18. Probable maximum flood control; Yucca Mountain Site Characterization Project

    SciTech Connect

    DeGabriele, C.E.; Wu, C.L.

    1991-11-01

    This study proposes preliminary design concepts to protect the waste-handling facilities and all shaft and ramp entries to the underground from the probable maximum flood (PMF) in the current design configuration for the proposed Nevada Nuclear Waste Storage Investigation (NNWSI) repository protection provisions were furnished by the United States Bureau of Reclamation (USSR) or developed from USSR data. Proposed flood protection provisions include site grading, drainage channels, and diversion dikes. Figures are provided to show these proposed flood protection provisions at each area investigated. These areas are the central surface facilities (including the waste-handling building and waste treatment building), tuff ramp portal, waste ramp portal, men-and-materials shaft, emplacement exhaust shaft, and exploratory shafts facility.

  19. Communal peeing: a new mode of flood control in ants

    NASA Astrophysics Data System (ADS)

    Maschwitz, Ulrich; Moog, J.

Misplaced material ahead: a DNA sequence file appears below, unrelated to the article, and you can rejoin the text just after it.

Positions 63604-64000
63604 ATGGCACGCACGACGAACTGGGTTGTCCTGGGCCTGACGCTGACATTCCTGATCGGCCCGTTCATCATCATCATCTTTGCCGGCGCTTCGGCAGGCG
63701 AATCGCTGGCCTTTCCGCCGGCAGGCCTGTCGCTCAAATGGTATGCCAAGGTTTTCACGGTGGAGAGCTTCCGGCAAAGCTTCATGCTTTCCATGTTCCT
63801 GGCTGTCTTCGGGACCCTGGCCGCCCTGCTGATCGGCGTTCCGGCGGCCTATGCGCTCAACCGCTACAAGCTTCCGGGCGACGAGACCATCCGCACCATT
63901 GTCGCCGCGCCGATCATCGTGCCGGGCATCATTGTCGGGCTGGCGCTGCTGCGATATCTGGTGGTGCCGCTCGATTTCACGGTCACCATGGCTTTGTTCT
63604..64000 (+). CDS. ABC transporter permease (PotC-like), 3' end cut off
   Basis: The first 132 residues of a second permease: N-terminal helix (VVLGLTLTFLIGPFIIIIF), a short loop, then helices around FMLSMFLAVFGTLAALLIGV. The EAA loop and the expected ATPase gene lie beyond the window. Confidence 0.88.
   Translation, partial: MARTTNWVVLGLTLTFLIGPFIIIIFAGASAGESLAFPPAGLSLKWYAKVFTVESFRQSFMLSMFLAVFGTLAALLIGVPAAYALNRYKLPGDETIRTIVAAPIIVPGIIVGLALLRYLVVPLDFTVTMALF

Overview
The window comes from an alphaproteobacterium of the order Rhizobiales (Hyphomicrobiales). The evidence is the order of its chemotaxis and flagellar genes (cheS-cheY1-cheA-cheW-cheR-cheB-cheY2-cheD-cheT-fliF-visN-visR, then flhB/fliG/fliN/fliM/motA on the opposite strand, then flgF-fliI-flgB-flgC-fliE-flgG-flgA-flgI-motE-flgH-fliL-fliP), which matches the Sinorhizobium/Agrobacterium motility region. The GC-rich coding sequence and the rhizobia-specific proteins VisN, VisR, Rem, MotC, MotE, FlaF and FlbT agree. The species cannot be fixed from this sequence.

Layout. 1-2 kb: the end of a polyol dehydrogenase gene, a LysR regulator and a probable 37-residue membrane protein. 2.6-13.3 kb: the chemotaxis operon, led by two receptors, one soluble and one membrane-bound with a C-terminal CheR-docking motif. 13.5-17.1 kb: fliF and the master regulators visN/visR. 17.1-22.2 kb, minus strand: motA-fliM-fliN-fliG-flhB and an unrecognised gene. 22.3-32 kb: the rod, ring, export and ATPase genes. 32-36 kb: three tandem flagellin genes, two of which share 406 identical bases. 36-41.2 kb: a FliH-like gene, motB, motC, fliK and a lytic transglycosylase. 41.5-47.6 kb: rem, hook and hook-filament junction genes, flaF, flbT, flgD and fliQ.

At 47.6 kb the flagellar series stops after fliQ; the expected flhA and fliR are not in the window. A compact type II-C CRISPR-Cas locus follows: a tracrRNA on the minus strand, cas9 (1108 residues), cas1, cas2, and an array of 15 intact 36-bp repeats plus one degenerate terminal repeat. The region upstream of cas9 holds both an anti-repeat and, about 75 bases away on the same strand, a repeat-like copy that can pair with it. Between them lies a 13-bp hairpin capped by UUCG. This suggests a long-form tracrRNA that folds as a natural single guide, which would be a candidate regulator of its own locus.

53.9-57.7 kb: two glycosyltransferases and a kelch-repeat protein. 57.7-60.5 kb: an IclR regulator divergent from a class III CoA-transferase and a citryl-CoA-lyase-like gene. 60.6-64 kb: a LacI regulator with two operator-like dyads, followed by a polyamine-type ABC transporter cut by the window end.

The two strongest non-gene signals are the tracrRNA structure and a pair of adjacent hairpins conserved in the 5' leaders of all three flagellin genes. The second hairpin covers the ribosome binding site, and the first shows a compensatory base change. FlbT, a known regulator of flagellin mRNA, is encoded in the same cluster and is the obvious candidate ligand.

The behavioral response of the obligate bamboo-nesting ant Cataulacus muticus to nest flooding was studied in a perhumid tropical rainforest in Malaysia and in the laboratory. The hollow internodes of giant bamboo, in which C. muticus exclusively nests, are prone to flooding by heavy rains. The ants showed a two-graded response to flooding. During heavy rain workers block the nest entrances with their heads to reduce water influx. However, rainwater may still intrude into the nest chamber. The ants respond by drinking the water, leaving the nest and excreting water droplets on the outer stem surface. This cooperative 'peeing' behavior is a new survival mechanism adaptive to the ants' nesting ecology. Laboratory experiments conducted with two other Cataulacus species, C. catuvolcus colonizing small dead twigs and C. horridus inhabiting rotten wood, did not reveal any form of water-bailing behavior.

  20. Cost Comparison of Conventional Gray Combined Sewer Overflow Control Infrastructure versus a Green/Gray Combination

    EPA Science Inventory

    This paper outlines a life-cycle cost analysis comparing a green (rain gardens) and gray (tunnels) infrastructure combination to a gray-only option to control combined sewer overflow in the Turkey Creek Combined Sewer Overflow Basin, in Kansas City, MO. The plan area of this Bas...

  1. Demonstration of Green/Gray Infrastructure for Combined Sewer Overflow Control

    EPA Science Inventory

    This project is a major national demonstration of the integration of green and gray infrastructure for combined sewer overflow (CSO) control in a cost-effective and environmentally friendly manner. It will use Kansas City, MO, as a case example. The project will have a major in...

  2. Dominant geomorphic controls on channel capacity and flood risk in a hydrologically variable fluvial system

    NASA Astrophysics Data System (ADS)

    Daley, James; Croke, Jacky; Thompson, Chris; Cohen, Tim

    2016-04-01